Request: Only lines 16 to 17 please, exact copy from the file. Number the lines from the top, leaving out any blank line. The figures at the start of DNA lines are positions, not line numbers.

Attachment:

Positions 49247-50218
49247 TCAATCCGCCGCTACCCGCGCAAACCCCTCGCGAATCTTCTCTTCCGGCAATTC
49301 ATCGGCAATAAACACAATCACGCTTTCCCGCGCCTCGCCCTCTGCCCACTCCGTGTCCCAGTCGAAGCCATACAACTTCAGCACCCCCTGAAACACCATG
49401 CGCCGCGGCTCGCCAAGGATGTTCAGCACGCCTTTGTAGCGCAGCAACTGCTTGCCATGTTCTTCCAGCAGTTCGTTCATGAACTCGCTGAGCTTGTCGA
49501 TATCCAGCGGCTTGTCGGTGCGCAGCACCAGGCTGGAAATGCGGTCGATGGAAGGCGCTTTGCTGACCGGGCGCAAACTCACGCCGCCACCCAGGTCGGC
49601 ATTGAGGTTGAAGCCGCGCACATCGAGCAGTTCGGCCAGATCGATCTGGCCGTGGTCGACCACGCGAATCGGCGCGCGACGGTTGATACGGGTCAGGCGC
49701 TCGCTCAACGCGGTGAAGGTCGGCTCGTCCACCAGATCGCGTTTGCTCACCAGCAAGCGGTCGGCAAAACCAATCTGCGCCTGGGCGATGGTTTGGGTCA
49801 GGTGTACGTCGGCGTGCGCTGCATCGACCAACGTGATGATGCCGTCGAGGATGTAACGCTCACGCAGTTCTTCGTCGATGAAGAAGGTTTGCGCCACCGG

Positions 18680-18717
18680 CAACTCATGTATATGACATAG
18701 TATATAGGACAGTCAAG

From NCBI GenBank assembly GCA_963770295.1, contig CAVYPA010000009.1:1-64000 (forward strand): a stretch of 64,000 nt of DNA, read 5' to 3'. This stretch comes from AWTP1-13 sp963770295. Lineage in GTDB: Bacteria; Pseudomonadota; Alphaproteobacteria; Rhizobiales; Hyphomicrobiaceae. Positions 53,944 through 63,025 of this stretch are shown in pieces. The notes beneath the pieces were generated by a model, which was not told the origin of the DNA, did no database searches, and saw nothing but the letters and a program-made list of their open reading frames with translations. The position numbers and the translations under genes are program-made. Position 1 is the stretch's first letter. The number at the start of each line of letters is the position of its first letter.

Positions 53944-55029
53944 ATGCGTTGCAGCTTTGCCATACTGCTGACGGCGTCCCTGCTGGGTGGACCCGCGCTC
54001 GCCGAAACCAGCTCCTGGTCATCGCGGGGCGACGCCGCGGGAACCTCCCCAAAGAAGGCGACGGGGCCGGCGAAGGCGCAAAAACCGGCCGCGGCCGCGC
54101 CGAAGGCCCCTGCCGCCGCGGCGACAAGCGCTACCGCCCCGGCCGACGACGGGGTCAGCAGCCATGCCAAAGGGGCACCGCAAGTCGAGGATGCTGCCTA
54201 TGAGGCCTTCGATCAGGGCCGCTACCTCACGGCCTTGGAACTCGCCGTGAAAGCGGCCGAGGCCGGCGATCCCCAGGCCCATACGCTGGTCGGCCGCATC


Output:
54101 CGAAGGCCCCTGCCGCCGCGGCGACAAGCGCTACCGCCCCGGCCGACGACGGGGTCAGCAGCCATGCCAAAGGGGCACCGCAAGTCGAGGATGCTGCCTA
54201 TGAGGCCTTCGATCAGGGCCGCTACCTCACGGCCTTGGAACTCGCCGTGAAAGCGGCCGAGGCCGGCGATCCCCAGGCCCATACGCTGGTCGGCCGCATC